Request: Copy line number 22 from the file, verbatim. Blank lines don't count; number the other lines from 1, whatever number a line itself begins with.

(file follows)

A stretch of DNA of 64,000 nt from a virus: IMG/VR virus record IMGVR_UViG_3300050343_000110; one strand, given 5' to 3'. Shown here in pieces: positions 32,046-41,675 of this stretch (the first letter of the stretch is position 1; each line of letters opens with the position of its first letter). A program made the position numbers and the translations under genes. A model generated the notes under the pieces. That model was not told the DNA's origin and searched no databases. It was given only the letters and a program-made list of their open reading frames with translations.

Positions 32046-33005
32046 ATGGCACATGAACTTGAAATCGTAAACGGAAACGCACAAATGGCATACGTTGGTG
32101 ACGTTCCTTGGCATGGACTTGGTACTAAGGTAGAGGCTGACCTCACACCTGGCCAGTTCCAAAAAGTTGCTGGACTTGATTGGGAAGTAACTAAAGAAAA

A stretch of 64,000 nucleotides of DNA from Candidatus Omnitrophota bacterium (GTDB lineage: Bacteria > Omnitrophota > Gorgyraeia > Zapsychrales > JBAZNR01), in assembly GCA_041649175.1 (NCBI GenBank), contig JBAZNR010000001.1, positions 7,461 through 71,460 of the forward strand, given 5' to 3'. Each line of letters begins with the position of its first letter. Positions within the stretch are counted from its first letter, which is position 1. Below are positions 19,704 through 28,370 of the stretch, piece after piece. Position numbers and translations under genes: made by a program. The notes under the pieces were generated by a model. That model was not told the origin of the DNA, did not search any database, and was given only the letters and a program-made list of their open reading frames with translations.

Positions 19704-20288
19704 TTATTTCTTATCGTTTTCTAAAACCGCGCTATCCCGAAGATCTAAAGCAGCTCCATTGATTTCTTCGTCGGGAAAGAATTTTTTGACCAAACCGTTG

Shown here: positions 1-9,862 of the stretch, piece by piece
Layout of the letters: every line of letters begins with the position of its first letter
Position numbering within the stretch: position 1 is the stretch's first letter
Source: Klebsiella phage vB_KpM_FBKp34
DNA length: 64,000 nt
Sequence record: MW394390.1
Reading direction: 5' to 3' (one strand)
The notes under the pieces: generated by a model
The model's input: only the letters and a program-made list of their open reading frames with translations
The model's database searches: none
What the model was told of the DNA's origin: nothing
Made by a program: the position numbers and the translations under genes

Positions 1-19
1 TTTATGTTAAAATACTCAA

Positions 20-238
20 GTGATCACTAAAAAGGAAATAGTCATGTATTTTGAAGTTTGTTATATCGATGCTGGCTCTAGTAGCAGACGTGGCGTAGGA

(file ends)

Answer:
Positions 20-238